Two-thirds of Britainís FTSE 100 companies saw their pensions fund deficits worsen last year despite stock market rises and most are still failing to contribute enough to fill the shortfall.
A new report by RBC Capital Markets paints a grim picture of continuing pensions under-funding, calculating that FTSE 100 companies faced a collective pensions shortfall of £60 billion at the end of 2003.
This report, written by Jon Ralfe, the former Head of Corporate Finance at Boots, found that the shortfalls in the funds of two-thirds of the FTSE 100 actually got worse during the year, wihile the collective shortfall fell by just £6 billion.
This is despite the FTSE 100 index increasing by 13 per cent during 2003.
Moreover, although companies paid £11.6 billion into their schemes during the year Ė almost double the amount paid in 2002 - after paying £7.3 billion in pensions and £3.5 billion in interest on the shortfall, less than £1 billion was left to reduce the deficit.
"The overall reduction in the pension deficit from £66bn pre-tax to £60bn pre-tax was down to improving equity markets - which, so far, have not being repeated for 2004 - not to higher contributions," the report says.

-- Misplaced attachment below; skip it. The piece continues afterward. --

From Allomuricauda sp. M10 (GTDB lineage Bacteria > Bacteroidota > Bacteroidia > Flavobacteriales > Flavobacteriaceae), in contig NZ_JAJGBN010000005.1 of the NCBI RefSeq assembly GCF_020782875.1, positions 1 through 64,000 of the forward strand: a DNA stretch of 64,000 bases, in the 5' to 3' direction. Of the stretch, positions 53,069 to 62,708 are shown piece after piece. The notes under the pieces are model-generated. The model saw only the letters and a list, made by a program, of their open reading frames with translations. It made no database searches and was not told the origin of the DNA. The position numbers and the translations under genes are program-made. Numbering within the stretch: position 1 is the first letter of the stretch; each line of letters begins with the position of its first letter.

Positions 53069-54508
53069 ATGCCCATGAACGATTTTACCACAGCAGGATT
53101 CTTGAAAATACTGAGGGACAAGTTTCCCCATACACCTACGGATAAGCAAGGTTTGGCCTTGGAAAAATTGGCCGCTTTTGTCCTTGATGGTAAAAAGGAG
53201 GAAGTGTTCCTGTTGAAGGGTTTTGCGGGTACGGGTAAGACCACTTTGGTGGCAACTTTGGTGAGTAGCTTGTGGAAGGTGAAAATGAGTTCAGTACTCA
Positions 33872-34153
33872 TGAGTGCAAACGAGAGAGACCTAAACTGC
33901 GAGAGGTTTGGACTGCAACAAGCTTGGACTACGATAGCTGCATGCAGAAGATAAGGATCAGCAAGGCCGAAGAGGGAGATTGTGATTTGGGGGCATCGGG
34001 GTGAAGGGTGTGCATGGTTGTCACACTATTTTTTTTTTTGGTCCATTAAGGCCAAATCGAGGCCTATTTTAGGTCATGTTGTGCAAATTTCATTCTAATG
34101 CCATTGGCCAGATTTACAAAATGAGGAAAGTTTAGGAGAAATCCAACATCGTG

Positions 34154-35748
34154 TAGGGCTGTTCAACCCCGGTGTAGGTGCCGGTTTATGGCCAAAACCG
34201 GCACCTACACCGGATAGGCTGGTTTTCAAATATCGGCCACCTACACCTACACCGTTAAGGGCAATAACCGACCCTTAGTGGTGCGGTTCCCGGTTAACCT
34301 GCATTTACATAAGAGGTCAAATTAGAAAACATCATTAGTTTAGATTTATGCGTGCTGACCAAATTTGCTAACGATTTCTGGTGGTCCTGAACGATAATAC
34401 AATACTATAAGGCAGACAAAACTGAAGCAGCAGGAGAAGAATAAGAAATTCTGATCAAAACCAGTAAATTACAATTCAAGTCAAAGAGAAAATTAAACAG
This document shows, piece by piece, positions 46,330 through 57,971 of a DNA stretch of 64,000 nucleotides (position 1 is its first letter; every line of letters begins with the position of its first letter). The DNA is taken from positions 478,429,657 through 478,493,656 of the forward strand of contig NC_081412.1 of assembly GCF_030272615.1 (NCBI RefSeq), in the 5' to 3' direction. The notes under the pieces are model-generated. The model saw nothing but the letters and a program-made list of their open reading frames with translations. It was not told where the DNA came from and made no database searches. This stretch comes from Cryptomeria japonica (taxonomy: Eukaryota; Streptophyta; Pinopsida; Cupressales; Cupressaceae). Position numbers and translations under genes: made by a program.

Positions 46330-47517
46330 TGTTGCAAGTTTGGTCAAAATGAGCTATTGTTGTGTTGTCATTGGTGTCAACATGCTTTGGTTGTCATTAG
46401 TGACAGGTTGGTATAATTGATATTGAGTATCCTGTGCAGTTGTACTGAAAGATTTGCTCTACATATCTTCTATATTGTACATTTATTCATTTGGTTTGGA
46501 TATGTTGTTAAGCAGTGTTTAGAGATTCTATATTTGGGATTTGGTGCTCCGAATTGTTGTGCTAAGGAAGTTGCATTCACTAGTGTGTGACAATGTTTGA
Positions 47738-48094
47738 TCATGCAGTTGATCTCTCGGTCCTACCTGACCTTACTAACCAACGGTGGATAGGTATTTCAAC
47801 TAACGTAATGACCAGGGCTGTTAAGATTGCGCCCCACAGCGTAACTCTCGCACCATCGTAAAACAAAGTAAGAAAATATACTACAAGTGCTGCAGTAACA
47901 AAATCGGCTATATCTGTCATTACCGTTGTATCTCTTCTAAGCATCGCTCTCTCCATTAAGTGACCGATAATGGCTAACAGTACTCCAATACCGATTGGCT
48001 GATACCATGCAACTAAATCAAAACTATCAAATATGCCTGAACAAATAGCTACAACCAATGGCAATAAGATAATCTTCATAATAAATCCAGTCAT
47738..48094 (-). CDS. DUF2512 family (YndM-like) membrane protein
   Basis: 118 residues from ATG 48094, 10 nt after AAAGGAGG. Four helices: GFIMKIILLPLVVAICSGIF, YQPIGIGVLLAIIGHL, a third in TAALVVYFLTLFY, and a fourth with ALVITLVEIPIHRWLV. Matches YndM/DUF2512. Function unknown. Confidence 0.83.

Mr Ralfe also found that the majority of the increase in the overall level of contributions was down to a small number of firms making large payments, with five companies paying in £4.5 billion.
Two-thirds of firms still contributed too little to meet even one year of their pension obligations and to pay the interest on the shortfall in their fund, prompting Mr Ralfe to write: "Surely the days of whistling in the dark, hoping that the financial markets will plug pension deficits are gone?".
The only way firms could reduce their deficits was through large one-off contributions, he added, something that might prove financially impossible for some companies.
The findings cast real doubt on the argument that rising stock market can lift companies out of their pensions crisis and cast a further shadow over the future financial security of millions of people with apparently Ďsafeí final salary pensions.
Speaking to Channel 4 News Mr Ralfe said: "There are too many individual directors who are still keeping their fingers crossed hoping that the equity market will dig them out of a hole.
"Quite simply, our pensions funds, even in the FTSE 100, are having to run to stand still.Ē